REMOTE ISLANDS OF THE ATLANTIC - a Bird Watchers Adventure
Next DepartureMar. 16, 2024
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, Lectures, Photography, Zodiac
The Mid Atlantic islands of Tristan da Cunha, Saint Helena and Ascension are the most remote inhabited places on Planet Earth. This once-in-a-lifetime voyage on our very own vessel, Ocean Albatros, takes you to nine of the Mid Atlantic islands. Each of these islands is a paradise for birders and cetacean enthusiasts, promising a wealth of nature sights, from endemic species to breathtaking mountain and volcanic landscapes. Days at sea will be highlighted with amazing sea bird life, migrating whales as well as unique lectures by our expert staff – and of course delicious dining!
PORT STANLEY ON FALKLAND ISLANDS. EMBARK OCEAN ALBATROS AND DEPARTURE TOWARDS SOUTH GEORGIA
Port Stanley, the capital of the Falkland Islands, is a quaint and very British outpost in the south Atlantic. The town is walkable, with colorful houses and cozy pubs lining the streets. You will possibly encounter the endemic flightless steamer duck in the harbour, as well as the delicate dolphin gull. Fur seals are often trying to occupy our landing pier.
Albatros Expeditions’ new expedition vessel Ocean Albatros is anchored in the harbour, and you will embark the ship by Zodiac tender boats by mid-afternoon. After being shown to your stateroom you will be given the mandatory safety briefing, while the captain gets ready to steer out into the South Atlantic Ocean.
AT SEA APPROACHING SOUTH GEORGIA. LECTURES BY OUR QUALIFIED EXPEDITION TEAM
Heading due east, we will be followed by numerous black-browed albatrosses as well as other seabirds. We will probably also come across both Peale’s dolphin and Commerson’s dolphin. We will pass Shag Rock on our way to South Georgia where huge swarms of seabirds feed in between large flocks of fur seals.
SOUTH GEORGIA, WILDLIFE PARADISE OF THE SOUTH ATLANTIC
South Georgia has a dramatic setting with glacier-clad rugged mountains. Lying in the Southern Ocean south of the Antarctic convergence, the cold sea is booming with life. The island, often referred to as “The Galapagos of the Poles”, can only be reached by ship. There is no permanent human settlement, but seabirds and seals breed in the millions. The difficulty of getting there and the restrictions to protect the environment, makes South Georgia one of the least-visited tourist destinations in the world. Today the island has been largely left to recover from human over-exploration, resulting in dramatic increases in the number of whales, seals as well as penguin and seabird populations. The itinerary and activities over the next couple of days are largely dependent on the weather and the sea.
We will have a chance to visit Salisbury Plain, home to one of the largest king penguin colonies on the island, estimated between 250,000 and 5,000,000. At this time of the year the beaches will also be crowded with plenty of young and very curious fur seals as well as southern elephant seals.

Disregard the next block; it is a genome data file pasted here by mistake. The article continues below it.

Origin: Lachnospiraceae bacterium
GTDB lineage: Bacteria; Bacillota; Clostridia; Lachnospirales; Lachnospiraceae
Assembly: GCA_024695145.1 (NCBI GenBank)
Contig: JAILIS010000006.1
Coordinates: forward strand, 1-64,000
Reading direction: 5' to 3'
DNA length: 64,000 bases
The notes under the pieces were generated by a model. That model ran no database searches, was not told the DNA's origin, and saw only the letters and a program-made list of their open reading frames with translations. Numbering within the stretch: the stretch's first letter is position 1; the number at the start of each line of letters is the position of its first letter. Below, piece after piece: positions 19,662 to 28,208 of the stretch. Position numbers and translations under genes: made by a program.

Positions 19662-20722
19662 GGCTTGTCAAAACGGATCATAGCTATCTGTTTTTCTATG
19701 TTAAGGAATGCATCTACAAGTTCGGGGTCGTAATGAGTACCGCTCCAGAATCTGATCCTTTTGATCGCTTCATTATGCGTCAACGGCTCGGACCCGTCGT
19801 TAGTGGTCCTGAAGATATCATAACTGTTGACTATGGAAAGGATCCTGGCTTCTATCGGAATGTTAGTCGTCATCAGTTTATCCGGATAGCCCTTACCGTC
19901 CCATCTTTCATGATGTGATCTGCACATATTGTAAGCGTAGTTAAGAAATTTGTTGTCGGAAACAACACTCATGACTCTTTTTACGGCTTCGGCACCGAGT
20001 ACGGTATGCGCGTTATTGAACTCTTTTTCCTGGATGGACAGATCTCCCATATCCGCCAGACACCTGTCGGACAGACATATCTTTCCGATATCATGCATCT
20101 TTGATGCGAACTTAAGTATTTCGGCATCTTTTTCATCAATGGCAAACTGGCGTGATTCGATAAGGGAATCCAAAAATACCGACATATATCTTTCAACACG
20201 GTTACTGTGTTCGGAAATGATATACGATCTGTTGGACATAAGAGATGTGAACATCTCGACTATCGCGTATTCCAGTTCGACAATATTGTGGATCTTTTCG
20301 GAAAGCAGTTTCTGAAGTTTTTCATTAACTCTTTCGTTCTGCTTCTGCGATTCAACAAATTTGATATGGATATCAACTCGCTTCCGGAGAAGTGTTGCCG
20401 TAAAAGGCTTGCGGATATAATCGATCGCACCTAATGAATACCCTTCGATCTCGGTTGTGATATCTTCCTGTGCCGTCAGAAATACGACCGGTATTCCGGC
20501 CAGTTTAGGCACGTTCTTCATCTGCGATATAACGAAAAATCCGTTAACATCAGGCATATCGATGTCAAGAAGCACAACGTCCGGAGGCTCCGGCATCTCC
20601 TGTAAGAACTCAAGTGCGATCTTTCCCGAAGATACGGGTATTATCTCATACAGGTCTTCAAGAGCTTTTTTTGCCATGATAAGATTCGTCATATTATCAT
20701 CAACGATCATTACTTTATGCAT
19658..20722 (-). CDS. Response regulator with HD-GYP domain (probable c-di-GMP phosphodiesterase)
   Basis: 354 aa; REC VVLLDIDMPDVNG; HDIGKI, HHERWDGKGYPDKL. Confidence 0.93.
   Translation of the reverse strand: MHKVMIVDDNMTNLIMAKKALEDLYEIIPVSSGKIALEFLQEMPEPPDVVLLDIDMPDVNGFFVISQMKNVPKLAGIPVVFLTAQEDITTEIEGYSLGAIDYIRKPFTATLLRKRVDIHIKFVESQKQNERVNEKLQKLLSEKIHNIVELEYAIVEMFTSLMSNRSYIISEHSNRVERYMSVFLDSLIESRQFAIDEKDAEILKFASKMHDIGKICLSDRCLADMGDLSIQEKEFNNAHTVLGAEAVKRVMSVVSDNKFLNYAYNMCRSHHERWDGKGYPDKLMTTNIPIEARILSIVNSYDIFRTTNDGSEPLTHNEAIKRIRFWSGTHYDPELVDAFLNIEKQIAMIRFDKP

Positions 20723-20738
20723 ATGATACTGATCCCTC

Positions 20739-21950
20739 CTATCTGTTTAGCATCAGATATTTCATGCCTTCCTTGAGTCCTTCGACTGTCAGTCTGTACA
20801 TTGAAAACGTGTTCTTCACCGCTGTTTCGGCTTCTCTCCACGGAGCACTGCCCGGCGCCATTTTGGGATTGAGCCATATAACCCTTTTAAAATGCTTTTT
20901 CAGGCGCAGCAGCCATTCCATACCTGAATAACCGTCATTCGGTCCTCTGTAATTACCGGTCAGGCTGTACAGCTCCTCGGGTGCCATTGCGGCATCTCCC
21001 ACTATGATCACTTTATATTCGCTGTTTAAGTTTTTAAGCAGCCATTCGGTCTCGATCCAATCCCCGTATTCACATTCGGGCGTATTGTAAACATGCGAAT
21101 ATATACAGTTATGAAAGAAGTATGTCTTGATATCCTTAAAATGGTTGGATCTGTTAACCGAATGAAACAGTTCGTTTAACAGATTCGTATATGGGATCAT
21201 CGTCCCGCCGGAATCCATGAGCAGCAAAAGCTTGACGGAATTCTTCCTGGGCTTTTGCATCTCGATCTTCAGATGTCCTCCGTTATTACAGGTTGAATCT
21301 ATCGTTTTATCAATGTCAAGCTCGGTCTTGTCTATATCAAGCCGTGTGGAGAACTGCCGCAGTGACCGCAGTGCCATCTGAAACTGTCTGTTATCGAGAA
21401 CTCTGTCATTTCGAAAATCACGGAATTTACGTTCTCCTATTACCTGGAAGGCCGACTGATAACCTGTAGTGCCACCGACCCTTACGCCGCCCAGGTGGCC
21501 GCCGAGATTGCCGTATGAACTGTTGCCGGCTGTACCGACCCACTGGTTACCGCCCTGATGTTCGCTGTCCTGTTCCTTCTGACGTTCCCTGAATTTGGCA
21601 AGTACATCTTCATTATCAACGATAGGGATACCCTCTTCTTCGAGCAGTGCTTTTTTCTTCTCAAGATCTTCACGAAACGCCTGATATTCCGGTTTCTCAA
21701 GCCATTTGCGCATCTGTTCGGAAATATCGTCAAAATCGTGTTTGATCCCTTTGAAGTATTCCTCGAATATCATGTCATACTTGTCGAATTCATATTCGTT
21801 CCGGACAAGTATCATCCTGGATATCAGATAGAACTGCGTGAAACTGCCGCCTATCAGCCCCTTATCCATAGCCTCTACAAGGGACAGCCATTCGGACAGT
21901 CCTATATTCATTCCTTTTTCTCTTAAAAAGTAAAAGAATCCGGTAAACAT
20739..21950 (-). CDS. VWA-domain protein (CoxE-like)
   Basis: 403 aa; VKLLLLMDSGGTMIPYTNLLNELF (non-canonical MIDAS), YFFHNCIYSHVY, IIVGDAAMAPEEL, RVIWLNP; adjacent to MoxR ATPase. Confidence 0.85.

Another possible landing site, we hope to visit, is Prion Island, a reserve for the wandering albatrosses. The site is closed until the end of January to protect the breeding birds. This is one of the few sites to observe these gentle creatures with the largest wingspan of any bird in the world. Gentoo penguins, giant petrels and Antarctic prions also breed on the island.
The British administration at Grytviken, a former Norwegian whaling station, is also worth a visit. The famed British explorer Ernest Shackleton died in Grytviken on his second visit, and is buried south of the station. The endemic South Georgia pipits and South Georgia pintails may be seen around the buildings.
AT SEA TOWARDS TRISTAN DA CUNHA ARCHIPELAGO
Setting a north-westerly course we soon reach warmer waters as well as westerly winds, giving us a proper push towards the archipelago of Tristan da Cunha. The sea can be rough, but the unique backward sloping bow of Ocean Albatros and her efficient stabilizers reduces vibration and slamming against the waves. En route to the next remote islands, you will have plenty of time to edit your photos of the wildlife and stunning landscapes. Our onboard photographer will offer you help, tips and tricks to improve your picture telling skills. Or you can attend qualified lectures on geology, meteorology, birdlife, marine mammals as well as the history on exploration of the Southern Ocean. From upper decks you can study the albatrosses, petrels and shearwaters taking advantage of the dynamic soaring from lee to windward of the ship.
GOUGH ISLAND. ZODIAC CRUISES
On our early morning approach towards the rough and remote volcanic island of Gough, we hope to see one of the world's greatest seabird spectacles: Thousands upon thousands of birds radiate out from Gough at first light heading for open sea. Several species of albatrosses, petrels, shearwaters and prions can be observed during those magnificent hours.